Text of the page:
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NRA chief blames government ‘failures,’ media for Tucson shooting

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The head of the National Rifle Association came out swinging Thursday against a wave of gun-control legislation proposed in the wake of the Tucson shooting, saying that government policies and media sensationalism — rather than lax gun laws — were to blame for the tragedy.

“If Tucson told us anything, it told us this: government failed,” Wayne LaPierre said in a speech to the Conservative Political Action Conference, as quoted at The Hill.

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LaPierre argued guns laws offer more protection to killers than to their victims, and criticized “gun-free zones and anti-self defense laws that protected the safety of no one except the killers and condemned the victims to death without so much as a prayer,” CBS reported.

He had particularly tough words for a proposal to ban high-capacity ammunition clips, such as the ones accused Tucson shooter Jared Loughner allegedly used to fire 31 shots in a matter of seconds on Jan. 8, hitting 19 people, including Rep. Gabrielle Giffords, and killing six, including a nine-year-old girl.

“These clowns want to ban magazines,” LaPierre said. “Are you kidding me? But that’s their response to the blizzard of violence and mayhem affecting our nation. One more gun law on top of all of the laws already on the books.”

The Arizona state legislature this month began debating a bill that would ban ammunition clips that hold more than 10 rounds. Among its backers is Kelly O’Brien, the fiancee of Gabe Zimmerman, an aide to Rep. Giffords.

“Extended magazine clips are currently an easily accessible weapon for troubled individuals to use in mass murder,” O’Brien said Tuesday. “That is what happened on Jan. 8, and that is how Gabe was killed. This must not be allowed to happen again.”

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LaPierre argued the law would not stop violence.

“When they tell you that a government ban on certain guns or magazines will stop violence, don’t you buy it, not for one second,” he said.

LaPierre also suggested that the media was partly to blame for tragedies such as Tucson because its coverage of shooting tragedies breeds copycats.

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The media “turns a madman into a hero for every potential deranged copycat out there,” he said, as quoted at CBS. “It’s sick, it’s wrong and the media out to be ashamed of themselves.”

A number of gun-control proposals were put forward in Washington and Arizona following the Jan. 8 shooting, and the Obama administration indicated it would support some sort of legislative reaction. But in the weeks since, momentum for gun control has fizzled, and top Democrats have played down the prospects of passing legislation.

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The worst may be yet to come as America finally wakes up to Trump’s incompetence and cruelty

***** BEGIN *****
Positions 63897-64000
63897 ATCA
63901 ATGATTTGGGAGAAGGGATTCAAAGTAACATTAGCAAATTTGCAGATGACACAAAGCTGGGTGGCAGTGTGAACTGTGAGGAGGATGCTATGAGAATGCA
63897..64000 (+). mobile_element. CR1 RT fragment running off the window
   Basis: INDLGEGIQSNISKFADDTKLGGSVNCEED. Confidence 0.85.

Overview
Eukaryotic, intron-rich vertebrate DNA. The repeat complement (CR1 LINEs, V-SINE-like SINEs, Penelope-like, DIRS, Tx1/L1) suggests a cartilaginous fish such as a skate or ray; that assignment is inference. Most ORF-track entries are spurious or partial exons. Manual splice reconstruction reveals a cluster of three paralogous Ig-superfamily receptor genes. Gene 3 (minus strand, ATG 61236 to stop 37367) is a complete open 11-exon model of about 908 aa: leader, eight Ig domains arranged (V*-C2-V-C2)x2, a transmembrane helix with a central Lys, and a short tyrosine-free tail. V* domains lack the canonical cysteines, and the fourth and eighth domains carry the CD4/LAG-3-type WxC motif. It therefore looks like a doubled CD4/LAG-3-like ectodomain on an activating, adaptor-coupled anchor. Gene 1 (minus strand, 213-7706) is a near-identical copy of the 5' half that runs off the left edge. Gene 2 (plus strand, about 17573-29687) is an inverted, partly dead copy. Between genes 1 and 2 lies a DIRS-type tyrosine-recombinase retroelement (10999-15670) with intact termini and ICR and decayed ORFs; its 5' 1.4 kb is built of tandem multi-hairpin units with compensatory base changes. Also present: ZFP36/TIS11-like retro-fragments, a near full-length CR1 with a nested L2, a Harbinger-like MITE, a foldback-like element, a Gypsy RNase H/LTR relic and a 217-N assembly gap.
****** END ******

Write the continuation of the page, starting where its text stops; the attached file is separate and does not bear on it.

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Since Election Day 2016, America has been in a state of mourning.

Donald Trump's Independence Day speeches offered more of the almost never-ending funeral ceremonies for America's democracy, dignity and decency. Instead of trumpet-like exhortations to American greatness and goodness on the country's birthday, Trump chose to deliver horribly off-key funeral dirges.

This article was originally published at Salon

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‘I hear from psychiatrists weekly’ who warn about the president’s ‘mental incapacity’: Trump biographer

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Trump biographer Michael D'Antonio told CNN on Friday that he's been in regular contact with professional psychiatrists who believe President Donald Trump lacks the mental capabilities to handle his job.

During a panel discussion about the president's mental health, D'Antonio spilled the beans about what some experts are telling him they see in the president's behavior and speech patterns.

"I hear from psychiatrists on a weekly basis about a different measure of the president, and that's whether he suffers from mental incapacity," D'Antonio explained. "That's a very different category and goes to whether he can perform his job."

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Trump’s superpower is distraction — but we finally found his kryptonite

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Donald Trump is dumb — so dumb he literally suggested on live television that scientists should explore injecting household cleaners into people's lungs to cure the coronavirus. But due to what appears to be a serious and undiagnosed personality disorder — his niece Mary Trump, who is a clinical psychologist, suggests it's likely narcissism or sociopathy — Trump managed to stumble backwards into a strategy that works well with the 24-hour cable news ecosystem of national politics. Actually, "strategy" may be too strong a word, but it's inarguable that Trump's short attention span, impulsive nature and all-consuming corruption have meant a constant deluge of scandals and outrages, with each one knocking the last one out of the headlines.

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